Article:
Organising an event: planning for emergencies and incidents

If you are planning an event, there are plenty of things to think about to ensure it runs smoothly. From entertainment to food, permissions and unpredictable weather, it is important to cover everything. Having a solid plan for incidents and emergencies is essential, so let’s look at what you should plan for.

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Evacuation plans

Safe passage away from the area is essential; therefore, you should plan escape routes, making sure they are not blocked or locked. Escape routes should be properly lit, ensuring this is from an independent power source, so that people can easily see where to evacuate. It is also important to think how to evacuate those with disabilities, limited mobility and children, and have a plan in place.

All staff should know where the nearest safe spot is so that they can direct guests away from the site. They should also know about first aid procedures, such as how to raise the alarm and the location of emergency exits. You should also think about how you will communicate any urgent messages to those attending should you need to make them aware of an incident.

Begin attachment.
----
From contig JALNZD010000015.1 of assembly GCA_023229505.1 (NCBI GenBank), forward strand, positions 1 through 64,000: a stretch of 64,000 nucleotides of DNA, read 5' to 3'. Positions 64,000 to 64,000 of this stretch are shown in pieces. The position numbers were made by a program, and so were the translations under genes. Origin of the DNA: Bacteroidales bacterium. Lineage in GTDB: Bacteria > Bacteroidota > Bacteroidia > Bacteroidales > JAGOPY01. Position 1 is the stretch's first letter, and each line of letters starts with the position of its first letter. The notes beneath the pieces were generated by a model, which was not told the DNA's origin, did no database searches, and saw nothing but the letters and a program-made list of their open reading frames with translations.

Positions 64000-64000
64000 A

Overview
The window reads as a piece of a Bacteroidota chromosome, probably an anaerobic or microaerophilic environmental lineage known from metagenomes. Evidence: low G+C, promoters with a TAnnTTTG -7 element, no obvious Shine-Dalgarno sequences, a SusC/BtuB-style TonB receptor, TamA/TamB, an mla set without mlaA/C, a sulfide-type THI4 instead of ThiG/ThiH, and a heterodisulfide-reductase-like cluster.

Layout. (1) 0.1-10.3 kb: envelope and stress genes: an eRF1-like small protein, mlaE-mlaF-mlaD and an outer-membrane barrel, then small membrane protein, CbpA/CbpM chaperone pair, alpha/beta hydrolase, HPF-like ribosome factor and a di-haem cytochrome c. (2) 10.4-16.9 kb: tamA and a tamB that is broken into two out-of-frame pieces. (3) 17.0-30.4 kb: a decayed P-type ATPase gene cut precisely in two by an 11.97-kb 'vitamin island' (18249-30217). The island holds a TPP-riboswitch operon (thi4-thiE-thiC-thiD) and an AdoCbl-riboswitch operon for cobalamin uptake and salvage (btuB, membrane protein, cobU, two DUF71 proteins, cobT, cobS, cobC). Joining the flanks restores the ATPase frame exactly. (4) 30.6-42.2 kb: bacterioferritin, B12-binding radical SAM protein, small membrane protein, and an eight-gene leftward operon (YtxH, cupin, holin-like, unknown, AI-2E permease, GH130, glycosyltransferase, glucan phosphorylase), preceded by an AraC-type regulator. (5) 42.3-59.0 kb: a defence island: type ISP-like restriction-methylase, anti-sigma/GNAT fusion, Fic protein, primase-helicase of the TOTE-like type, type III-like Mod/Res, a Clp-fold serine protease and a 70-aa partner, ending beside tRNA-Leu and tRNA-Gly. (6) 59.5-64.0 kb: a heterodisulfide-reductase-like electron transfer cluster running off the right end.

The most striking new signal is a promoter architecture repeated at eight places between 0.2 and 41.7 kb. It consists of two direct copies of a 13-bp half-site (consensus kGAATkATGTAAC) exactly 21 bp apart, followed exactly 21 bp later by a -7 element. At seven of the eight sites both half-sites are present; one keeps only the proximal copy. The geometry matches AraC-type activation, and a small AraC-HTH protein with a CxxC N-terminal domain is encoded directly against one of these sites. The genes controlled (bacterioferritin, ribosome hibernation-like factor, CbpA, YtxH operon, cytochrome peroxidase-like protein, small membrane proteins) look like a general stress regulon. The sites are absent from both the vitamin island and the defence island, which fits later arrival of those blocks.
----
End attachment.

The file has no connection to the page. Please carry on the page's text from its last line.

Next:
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First aid

For all events, there should be clear first aid points within the event grounds. You should have a plan in place should someone require more than basic first aid, including hospital routes. Larger events should liaise with the local ambulance service, which may find it necessary to place an ambulance on site. Events medical cover can also be arranged through companies such as to ensure that the main health and safety aspects of the event are covered.


This is something that although unlikely is an extremely important part of planning for an emergency. After the events of 2017’s London Bridge attack, the counter terrorism police issued a video advising people how to react in the event of a terror attack. Ensure your staff understand the importance of the run, hide, tell warning to help both themselves and the public to get to safety.

Stopping the show

Some incidents may require the show to stop to effectively communicate with or evacuate the public. You should therefore make staff and any performers aware of a word or phrase that can be used to implement this procedure, along with how you will effectively commutate this to them.